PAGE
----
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Bitwise comparision of files

by kelly (Initiate)
on Feb 28, 2012 at 17:39 UTC ( #956715=perlquestion: print w/ replies, xml ) Need Help??
kelly has asked for the wisdom of the Perl Monks concerning the following question:

Hello Monks, i am new to Perl language, and was wondering how can one bitwise c ompare two files(contents of the files).
.EDIT: Test Case /dir1 /dir2 -- file1 -- file1 -- file2 -- file2 -- file3 -- .... -- ... ---/subDir1 --file1 --file2 file1 of dir1 contains :- foo bar file1 of dir2 contains :- foo Result - Fail file1 of dir1 contains :- foo bar file1 of dir2 contains :- foo bar Result - Pass.
The script should essentially extract files with same names present in different directories and compare the entries in them.I hope , i am clear with the problem statement, Thanks Kelly

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Re: Bitwise comparision of files
by JavaFan (Canon) on Feb 28, 2012 at 17:43 UTC
    Can you describe what you mean by "bitwise" compare? If all you want to know is whether two files are identical or not, just use the diff utility.
      Well , the script should read all the files from the first directory and all its subdirectories and compare to its corresponding files in second directory.The two directory name are command line arguments Result: FAIL - If atleast one file is not bitwise equal to the corresponding file in the second directory or the second directory has no file. Otherwise it is passed.
        If all you want to know is if there are any differences between the two directories, it might make sense to hash the tarballs of the directories and just see if the hashes match up.
        kelly,
        Based on this explanation, you are going to want to take a look at File::Find. There are other modules on CPAN that try to make up for the horrendous call-back interface but the point is - don't try and walk the directory structure yourself - you will make a mistake.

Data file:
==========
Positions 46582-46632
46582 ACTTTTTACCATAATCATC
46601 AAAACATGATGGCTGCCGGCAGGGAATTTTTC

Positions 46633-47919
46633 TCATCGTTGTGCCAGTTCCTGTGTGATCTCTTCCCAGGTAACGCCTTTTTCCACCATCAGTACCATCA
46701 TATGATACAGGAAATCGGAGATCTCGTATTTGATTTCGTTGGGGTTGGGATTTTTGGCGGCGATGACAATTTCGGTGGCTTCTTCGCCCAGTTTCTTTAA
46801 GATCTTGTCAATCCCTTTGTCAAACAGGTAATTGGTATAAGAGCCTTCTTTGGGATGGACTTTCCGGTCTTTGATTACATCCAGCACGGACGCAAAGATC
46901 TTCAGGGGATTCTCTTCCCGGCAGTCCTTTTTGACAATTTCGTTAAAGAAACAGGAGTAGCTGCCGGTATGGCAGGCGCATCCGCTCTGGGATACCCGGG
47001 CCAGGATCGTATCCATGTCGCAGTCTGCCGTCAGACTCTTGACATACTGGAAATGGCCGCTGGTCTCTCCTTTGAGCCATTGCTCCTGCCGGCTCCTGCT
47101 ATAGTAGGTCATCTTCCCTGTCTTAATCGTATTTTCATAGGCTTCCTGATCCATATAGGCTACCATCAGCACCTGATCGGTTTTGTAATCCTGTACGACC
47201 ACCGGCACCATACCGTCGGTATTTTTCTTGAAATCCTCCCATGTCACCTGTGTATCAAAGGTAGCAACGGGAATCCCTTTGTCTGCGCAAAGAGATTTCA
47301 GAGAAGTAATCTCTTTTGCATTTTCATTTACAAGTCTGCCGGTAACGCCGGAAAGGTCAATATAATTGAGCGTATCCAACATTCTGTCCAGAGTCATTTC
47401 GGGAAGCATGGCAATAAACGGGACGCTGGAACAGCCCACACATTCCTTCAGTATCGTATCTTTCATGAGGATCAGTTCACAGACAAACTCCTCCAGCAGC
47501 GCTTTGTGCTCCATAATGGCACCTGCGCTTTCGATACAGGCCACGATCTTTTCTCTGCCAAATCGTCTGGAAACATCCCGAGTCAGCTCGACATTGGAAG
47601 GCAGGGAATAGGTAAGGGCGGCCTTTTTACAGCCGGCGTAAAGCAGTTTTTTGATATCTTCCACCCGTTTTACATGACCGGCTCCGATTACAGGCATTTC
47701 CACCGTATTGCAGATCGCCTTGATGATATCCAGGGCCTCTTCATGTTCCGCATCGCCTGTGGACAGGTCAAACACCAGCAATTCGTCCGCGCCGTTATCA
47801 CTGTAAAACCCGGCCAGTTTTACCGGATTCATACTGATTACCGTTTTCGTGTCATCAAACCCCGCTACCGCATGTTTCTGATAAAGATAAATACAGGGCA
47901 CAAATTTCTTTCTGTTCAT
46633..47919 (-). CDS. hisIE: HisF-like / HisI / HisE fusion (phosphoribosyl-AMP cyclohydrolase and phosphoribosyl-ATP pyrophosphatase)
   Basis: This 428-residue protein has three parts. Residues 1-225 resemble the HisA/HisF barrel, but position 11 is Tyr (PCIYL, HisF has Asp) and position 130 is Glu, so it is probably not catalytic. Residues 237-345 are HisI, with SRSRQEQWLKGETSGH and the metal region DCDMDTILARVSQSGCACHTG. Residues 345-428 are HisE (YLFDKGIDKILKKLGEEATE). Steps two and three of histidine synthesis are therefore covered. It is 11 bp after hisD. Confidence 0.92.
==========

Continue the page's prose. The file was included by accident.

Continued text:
You are also going to want to take a look at File::Spec. There are a bunch of functions that will help you say things like chop off this portion of the path and replace it with this other path in order to determine if the file even exists in the other directory prior to comparing the actual file contents.

        You probably also want to take a look at Digest::MD5. It isn't a great choice for cryptographical reasons but in order to determine if two files are or are not the same, it has a really simple interface and should work just fine.

        If you want more help than that, you are going to have to show some more effort first.

        Cheers - L~R

        The problem statement doesn't appear to be very well specified. Are you trying to enforce that say rootdir2 is a subset of rootdir1? - assuming that file structure is the same underneath both rootdirs? diff will compare two single files together. So now the problem appears to be how to select the two files to compare against?

        There are a number of recent posts about File::Find. Do a super search on that.

        Ah, so you want something else that what you first described. Hence, instead of using just diff, you should use diff -r, as in:
        diff -r directory1 directory2
        That's much faster than figuring out how to use File::Find, and doing all the comparison yourself.
Re: Bitwise comparision of files
by Eliya (Vicar) on Feb 28, 2012 at 18:41 UTC

    Here's a non-Perl variant.

    In directory 1, run

    $ find . -type f -print0 | xargs -0 md5sum >checksums

    to create a list of checksums.  Then, form within directory 2, verify the list of checksums

    $ md5sum -c checksums 2>&1 | grep -q FAILED\$ && echo FAIL

    (The advantage of using the checksumming technique is that the directories don't need to be accessible from the same machine (as a direct block-by-block comparison would require). You only need to copy the checksums file.)

    This assumes that directory 2 isn't a subdirectory of directory 1.  Also, you haven't specified what is supposed to happen, if there are additional files in directory 2, which are not present in directory 1  (they would be ignored by this approach).

      I'd use diff -r directory1 directory2.

        As I mentioned in parentheses, the advantage of using the checksumming technique is that the directories don't need to be accessible from the same machine.

        Whether that matters here, I don't know, but I figured it might perhaps be useful to someone, sometime.

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